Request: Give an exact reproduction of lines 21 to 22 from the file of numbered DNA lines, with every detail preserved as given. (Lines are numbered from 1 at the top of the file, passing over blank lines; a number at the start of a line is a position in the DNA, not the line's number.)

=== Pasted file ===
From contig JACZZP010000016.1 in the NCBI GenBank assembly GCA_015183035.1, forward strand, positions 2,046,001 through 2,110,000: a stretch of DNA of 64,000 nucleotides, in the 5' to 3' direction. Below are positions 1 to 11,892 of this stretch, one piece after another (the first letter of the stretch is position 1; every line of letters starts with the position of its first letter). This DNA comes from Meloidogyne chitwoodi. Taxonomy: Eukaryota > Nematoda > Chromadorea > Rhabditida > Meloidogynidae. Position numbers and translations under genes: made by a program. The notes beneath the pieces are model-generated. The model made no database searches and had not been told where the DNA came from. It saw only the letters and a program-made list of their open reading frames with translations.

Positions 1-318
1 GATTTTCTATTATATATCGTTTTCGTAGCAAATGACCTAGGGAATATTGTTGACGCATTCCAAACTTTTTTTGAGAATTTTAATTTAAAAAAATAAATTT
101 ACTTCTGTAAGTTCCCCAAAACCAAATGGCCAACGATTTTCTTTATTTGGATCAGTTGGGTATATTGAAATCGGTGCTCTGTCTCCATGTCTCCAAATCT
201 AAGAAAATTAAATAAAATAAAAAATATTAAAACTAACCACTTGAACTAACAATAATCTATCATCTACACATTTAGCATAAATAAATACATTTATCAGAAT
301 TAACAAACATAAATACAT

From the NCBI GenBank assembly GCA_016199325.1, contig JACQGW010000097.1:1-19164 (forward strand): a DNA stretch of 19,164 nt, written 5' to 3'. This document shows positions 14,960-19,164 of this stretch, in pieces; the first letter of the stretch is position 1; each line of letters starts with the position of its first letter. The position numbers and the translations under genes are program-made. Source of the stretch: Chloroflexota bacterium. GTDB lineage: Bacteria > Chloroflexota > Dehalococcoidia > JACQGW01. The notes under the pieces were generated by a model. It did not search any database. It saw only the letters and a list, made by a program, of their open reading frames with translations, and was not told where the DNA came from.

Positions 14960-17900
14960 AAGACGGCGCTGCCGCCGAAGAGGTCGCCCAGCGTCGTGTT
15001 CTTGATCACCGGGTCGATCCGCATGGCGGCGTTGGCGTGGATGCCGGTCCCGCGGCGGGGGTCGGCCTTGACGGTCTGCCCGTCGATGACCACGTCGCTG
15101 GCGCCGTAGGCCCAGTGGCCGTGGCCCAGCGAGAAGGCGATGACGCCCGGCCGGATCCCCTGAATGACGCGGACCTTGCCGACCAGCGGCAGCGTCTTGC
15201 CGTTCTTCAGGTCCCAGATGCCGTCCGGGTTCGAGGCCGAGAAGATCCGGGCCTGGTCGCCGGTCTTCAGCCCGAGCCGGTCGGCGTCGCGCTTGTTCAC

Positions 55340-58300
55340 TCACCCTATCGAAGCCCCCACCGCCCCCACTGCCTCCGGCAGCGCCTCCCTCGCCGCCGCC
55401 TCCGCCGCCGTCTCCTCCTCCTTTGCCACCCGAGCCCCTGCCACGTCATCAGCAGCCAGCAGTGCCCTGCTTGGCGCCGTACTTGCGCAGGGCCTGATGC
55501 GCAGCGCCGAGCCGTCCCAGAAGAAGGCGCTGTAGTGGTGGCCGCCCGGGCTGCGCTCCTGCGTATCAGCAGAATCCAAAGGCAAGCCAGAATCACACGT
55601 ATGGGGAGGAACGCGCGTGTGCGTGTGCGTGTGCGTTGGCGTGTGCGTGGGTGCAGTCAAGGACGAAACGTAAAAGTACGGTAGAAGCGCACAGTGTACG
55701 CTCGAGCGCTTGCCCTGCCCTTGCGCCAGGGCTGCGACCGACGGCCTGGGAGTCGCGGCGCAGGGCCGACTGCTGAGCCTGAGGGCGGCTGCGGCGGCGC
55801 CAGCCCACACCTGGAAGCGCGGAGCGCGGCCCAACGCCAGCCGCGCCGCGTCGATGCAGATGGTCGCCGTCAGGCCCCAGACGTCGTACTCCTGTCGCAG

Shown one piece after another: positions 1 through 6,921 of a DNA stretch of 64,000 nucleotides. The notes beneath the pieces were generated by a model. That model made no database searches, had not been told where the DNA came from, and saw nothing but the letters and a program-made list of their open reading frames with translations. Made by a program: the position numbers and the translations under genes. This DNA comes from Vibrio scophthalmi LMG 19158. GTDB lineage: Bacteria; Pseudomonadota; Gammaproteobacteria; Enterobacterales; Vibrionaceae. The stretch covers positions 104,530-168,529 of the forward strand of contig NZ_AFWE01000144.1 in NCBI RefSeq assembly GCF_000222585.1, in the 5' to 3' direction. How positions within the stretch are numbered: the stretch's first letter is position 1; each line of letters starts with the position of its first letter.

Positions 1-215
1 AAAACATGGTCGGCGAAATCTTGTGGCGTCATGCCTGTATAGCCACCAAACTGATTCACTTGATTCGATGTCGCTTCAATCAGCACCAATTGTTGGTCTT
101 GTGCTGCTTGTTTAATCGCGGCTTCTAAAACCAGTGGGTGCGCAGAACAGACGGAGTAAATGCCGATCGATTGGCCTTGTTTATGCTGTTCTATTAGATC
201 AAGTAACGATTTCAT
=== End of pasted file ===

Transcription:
Positions 1-215
1 AAAACATGGTCGGCGAAATCTTGTGGCGTCATGCCTGTATAGCCACCAAACTGATTCACTTGATTCGATGTCGCTTCAATCAGCACCAATTGTTGGTCTT